**In my book and in several blog posts I have described in detail how a spatial scatter of GPS fixes can be analyzed to estimate the animal’s characteristic scale of space use (CSSU). The method is based on zooming the resolution of a virtual grid until the intercept log(c) ≈ 0 and the slope z ≈ 0.5 in the log-transformed home range ghost formula log[I(N)] = log(c) + z*log(N). Incidence, I, regards “box counting” of grid cells that embed at least one fix at the given resolution of the grid. In this post I present for the first time an alternative method to estimate CSSU.**

Space use that is influenced by multi-scaled, spatial memory utilization tends to generate a GPS fix pattern from path sampling that is self-similar; i.e., the scatter is compliant with a statistical fractal with dimension D ≈ 1. Since D<<2, the dispersion is statistically non-stationary under change of sample size for its estimation (N). This property explains the home range ghost formula with the “paradoxical” N-dependency of observed space use, even for very large N. In a previous post I explained how this kind of multi-scaled space use in statistical-mechanical terms regards a combination of “inwards” and “outwards” space use in scaling terms. Thus, implicit in this property is a hypothesis of a balancing point between these two tendencies; the CSSU. Since the process is scale-free and CSSU is independent on N in the domain of serially non-autocorrelated fixes, it should be possible to find CSSU from the following simple method:

- Find the fixes’ fractal property by applying the box counting method to find
*I*(N) at different grid resolutions,*k*. - In a regression of
*I*(*k*) with log-transformed axes, D equals the slope multiplied with -1, given that the slope is linear over at least two decades of*k*(smaller range does not verify a consistent D over the given scale range, but the slope may still be sufficiently indicative to be useful for the present analysis). - Based on the deduction from the hypothesis of a balanced space use surrounding CSSU along the scale axis, one should expect the to find log(CSSU) as the midpoint between the smallest log(
*k*) that embeds all fixes and the magnitude of log(*k*) where the given N becomes insufficient to resolve the fractal space use. The latter effect should be seen in the left part of the log(I(*k*)) regression line where the dotted line by necessity flattens out towards to a constant magnitude of*I*for smaller*k*than this transition scale. In this range D=0, since the slope is close to zero. At this fine resolution, the home range is simply a set of zero-dimensional dots. Also observe a widening of the D=1 range of log(*k*) in larger samples of fixes, in compliance with the conjecture that inward expansion and outward expansion is equally strong when the animal is putting equal effort into utilizing space use at different spatial scales.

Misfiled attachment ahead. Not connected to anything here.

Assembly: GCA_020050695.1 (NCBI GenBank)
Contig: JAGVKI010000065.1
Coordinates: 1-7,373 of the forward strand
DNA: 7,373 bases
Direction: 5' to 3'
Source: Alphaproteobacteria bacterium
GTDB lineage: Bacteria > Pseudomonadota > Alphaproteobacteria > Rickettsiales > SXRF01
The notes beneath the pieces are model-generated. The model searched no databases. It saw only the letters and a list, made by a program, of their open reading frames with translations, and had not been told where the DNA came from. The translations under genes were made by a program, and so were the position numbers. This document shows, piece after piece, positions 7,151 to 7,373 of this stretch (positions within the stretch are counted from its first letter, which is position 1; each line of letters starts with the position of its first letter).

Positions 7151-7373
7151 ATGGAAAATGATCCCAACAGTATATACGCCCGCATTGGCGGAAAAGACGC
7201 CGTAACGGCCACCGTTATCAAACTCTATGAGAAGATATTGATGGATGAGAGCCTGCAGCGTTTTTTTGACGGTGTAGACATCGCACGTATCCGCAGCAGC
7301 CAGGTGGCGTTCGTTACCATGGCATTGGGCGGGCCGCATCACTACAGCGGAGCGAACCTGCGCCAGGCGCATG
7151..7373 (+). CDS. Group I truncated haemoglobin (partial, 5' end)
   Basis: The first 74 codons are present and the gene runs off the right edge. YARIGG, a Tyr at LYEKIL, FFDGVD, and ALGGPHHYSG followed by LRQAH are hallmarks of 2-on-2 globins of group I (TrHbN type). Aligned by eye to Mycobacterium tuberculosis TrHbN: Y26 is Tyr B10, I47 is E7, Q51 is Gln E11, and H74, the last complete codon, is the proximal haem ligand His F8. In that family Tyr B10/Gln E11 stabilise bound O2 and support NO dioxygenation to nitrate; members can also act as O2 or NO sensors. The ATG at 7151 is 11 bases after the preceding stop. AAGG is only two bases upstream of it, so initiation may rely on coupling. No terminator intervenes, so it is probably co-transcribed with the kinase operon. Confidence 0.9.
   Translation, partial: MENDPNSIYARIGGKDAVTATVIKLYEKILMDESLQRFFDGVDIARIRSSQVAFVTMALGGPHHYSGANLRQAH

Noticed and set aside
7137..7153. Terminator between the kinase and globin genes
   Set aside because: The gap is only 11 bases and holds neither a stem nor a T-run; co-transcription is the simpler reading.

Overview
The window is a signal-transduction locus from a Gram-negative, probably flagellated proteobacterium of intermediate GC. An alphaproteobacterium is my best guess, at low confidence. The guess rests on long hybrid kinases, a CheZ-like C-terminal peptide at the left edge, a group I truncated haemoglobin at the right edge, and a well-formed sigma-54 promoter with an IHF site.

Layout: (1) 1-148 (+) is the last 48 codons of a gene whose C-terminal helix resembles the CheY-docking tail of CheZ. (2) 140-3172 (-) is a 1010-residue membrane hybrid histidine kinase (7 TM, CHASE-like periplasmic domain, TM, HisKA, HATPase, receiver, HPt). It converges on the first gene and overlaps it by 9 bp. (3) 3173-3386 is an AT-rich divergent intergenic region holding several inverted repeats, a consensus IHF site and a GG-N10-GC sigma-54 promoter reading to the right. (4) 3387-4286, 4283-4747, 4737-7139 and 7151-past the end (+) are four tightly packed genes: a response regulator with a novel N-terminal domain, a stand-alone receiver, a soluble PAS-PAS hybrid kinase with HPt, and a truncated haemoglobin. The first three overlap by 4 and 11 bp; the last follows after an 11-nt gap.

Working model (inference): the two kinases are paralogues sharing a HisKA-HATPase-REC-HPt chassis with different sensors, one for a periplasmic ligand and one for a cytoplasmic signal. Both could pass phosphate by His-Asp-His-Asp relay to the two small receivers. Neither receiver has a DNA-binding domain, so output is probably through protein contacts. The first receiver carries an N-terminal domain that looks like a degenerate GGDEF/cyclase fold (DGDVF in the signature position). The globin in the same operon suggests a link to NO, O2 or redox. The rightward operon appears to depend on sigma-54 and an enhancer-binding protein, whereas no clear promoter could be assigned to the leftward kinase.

The following illustration, which is based on the serially non-autocorrelated set of simulated fixes in this post, shows the main points:

When applying the box counting method to estimate D one normally use the maximum sample size, in order to maximize the range of *k* for which the slope (and thus D and its scale range of stability) may be estimated. Above I have shown this procedure (using N = 9,000), but also added alternative regressions for smaller N (uniform subsampling of the total series). In this manner, the respective scores of *I *for a given *k* from varying N as in these samples indirectly reflects the previously described *I*(N) method; the “home range ghost” formula *I*(N) = *c*N^{z }(zooming to the grid resolution where *z≈*0.5 and log(c)≈0, we find CSSU from this “unit” scale *c ≈** *1).

The colour-filled symbols indicate the respective ranges of *k* where the regression slope for *I*(*k*) for the actual N is quite stable. Larger sample sizes show slope closer to -1, i.e., D≈1. The smallest sample, N=90, was – as expected – not able to resolve any fractal structure of the scatter of fixes. Observe how the range of *k* for which D is stable is widening with increasing N. In other words, the “dilution effect” (Gautestad and Mysterud, 1994) kicks in at finer resolutions (smaller *k*). Towards the other end of the range we see the “space fill effect”; i.e., all grid cells at coarse resolutions contain at least one fix (D=2).

These two properties; a log-linear stable slope over a given range of *k* and the different magnitude of *I* for a given k as sample size is changed, provides the link between the two approaches to estimate CSSU. First, the previously estimated CSSU for this series, indirectly based on the *I*(N) method, is shown by the blue vertical line (*k*=1:40 → log(*k*)=-5.32 scale units, including adjustment to the present arena size).

**Next, the presently estimated CSSU using the new “midpoint of stable D” approach is shown by the vertical red line. Clearly, the two approaches lead to a similar magnitude of CSSU.**

REFERENCES

Gautestad, A. O., and I. Mysterud. 1994. Fractal analysis of population ranges: methodological problems and challenges. Oikos 69:154-157.